There is a sister whose voice is gentle as a lullaby. A lulling. Even when angered she won’t yell. A particular upbringing that eschews the loud, though such a woman can be found embracing those whose voices swell in the streets. Perhaps less saintliness than a vicarious expression of her own rage? Frustrations? Drawing the brawler, the harsh and violent close. The softness embedded in her accent. An oiled woman. Pink lipstick on her brown lips. A woman who pulls biscuits on a Saturday from the oven. Bathwater woman. Sweet liquor in a white cabinet woman. I have found this woman in Tennessee. In Texas. In Alabama. In Mississippi. And clung to her. Darling, and Dearest, and Hush Honey on the tongue. Not silence but delicacy. A blue slip in the drawer. A breeze through the oak leaves. Cuss and she won’t shush you, she’ll laugh and take you inside. Feed you cake, brush out your damp hair, pull you onto her lap, draw the cedar from the wound.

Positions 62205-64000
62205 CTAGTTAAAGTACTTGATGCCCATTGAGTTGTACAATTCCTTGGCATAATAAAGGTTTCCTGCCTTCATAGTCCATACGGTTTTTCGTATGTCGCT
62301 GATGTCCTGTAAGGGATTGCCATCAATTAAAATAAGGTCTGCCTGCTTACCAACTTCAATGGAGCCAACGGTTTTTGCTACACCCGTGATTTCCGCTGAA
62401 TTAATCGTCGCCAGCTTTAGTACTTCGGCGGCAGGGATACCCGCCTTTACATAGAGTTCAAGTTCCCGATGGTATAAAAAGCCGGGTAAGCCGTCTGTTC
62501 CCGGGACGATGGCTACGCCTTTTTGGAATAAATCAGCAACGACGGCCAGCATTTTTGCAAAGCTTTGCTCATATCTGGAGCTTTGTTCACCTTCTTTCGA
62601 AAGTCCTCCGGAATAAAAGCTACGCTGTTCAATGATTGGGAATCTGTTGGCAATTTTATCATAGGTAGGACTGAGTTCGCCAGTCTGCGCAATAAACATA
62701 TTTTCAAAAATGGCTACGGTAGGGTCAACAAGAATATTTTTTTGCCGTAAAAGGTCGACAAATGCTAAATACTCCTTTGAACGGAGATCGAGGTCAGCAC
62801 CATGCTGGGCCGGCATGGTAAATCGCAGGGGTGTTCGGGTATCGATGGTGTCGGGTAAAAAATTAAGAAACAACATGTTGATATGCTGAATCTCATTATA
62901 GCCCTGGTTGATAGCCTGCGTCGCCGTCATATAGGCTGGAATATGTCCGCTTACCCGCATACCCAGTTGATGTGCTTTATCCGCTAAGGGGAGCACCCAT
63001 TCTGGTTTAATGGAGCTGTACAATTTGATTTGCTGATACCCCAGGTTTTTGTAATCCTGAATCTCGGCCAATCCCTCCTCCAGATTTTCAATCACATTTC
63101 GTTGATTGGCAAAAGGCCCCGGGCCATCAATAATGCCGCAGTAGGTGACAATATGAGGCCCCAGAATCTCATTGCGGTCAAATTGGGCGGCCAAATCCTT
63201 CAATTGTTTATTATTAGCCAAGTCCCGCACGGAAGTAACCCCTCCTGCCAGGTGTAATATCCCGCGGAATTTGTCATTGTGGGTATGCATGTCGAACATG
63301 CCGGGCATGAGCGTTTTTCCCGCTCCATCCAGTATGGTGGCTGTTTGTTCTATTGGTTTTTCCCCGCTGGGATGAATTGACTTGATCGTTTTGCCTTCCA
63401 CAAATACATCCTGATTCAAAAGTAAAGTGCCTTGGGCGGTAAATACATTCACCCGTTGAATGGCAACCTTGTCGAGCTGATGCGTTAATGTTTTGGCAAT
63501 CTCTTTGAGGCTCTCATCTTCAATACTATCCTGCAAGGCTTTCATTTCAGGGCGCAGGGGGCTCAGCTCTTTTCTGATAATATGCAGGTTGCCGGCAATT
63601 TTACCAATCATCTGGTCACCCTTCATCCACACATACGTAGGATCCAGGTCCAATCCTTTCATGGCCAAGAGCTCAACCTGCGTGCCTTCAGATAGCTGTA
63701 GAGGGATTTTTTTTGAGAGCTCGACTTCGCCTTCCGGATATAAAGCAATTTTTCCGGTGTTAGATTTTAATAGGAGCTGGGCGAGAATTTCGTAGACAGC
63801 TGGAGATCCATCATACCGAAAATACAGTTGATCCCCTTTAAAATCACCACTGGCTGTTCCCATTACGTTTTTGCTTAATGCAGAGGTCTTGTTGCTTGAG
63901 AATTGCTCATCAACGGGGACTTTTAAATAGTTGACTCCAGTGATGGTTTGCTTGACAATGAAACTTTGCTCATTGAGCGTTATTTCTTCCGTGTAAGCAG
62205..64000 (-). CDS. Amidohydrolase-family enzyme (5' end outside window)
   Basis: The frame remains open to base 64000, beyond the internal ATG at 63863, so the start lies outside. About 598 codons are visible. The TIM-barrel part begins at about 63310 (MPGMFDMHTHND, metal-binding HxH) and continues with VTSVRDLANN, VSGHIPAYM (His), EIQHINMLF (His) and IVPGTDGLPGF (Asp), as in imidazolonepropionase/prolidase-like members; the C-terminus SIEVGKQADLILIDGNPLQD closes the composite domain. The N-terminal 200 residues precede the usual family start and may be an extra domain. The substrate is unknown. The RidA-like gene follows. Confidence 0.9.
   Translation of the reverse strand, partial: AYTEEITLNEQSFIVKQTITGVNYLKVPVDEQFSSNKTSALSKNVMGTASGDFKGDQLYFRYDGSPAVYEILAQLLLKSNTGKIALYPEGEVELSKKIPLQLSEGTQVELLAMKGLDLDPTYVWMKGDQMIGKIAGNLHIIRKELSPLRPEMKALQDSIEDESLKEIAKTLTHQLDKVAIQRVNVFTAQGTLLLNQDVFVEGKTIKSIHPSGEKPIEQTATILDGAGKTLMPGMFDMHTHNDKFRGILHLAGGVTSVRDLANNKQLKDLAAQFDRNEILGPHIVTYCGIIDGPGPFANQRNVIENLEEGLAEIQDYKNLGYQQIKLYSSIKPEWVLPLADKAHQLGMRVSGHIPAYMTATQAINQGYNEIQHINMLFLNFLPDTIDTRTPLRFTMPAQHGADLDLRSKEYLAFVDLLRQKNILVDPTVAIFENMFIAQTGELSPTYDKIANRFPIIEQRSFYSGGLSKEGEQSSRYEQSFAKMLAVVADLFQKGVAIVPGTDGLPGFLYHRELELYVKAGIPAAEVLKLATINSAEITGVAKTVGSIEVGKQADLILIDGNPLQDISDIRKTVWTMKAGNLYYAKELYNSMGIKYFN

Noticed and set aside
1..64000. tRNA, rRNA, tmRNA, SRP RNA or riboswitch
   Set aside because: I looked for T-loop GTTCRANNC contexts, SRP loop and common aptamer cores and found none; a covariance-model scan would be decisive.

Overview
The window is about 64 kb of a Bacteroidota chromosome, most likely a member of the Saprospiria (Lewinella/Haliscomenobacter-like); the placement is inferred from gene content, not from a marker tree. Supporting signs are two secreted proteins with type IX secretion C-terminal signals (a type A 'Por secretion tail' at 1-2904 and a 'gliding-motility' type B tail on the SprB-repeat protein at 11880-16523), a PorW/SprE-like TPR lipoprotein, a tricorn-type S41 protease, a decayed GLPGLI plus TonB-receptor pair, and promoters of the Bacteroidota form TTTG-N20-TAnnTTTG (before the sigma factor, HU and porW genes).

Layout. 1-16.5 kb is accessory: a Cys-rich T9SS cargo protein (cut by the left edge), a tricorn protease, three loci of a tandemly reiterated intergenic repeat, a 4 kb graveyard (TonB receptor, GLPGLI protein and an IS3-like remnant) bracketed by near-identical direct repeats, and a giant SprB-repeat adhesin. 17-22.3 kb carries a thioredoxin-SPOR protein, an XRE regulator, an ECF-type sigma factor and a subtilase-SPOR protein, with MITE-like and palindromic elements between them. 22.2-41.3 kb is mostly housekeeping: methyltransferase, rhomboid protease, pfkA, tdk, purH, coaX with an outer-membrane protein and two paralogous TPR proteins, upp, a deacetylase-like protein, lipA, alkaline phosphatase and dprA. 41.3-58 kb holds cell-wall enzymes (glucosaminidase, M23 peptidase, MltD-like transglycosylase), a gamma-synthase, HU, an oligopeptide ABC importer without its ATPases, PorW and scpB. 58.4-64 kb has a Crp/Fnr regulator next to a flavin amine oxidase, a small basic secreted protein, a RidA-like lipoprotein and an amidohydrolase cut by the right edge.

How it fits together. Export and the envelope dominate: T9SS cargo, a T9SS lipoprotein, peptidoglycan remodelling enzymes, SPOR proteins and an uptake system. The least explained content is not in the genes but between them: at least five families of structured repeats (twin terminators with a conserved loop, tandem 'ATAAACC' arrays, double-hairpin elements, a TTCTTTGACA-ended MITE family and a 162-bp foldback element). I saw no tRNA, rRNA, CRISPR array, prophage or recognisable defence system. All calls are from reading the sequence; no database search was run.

Vievee Francis is the author of Forest Primeval; Horse in the Dark, which won the Cave Canem Northwestern University Press Poetry Prize for a second collection; and Blue-Tail Fly. Her work has appeared in numerous journals, including POETRY; Waxwing; Best American Poetry 2010, 2014, and 2017; and Angles of Ascent: A Norton Anthology of African American Poetry. She was the recipient of the 2016 Hurston/Wright Legacy Award and the 2017 Kingsley Tufts Poetry Award.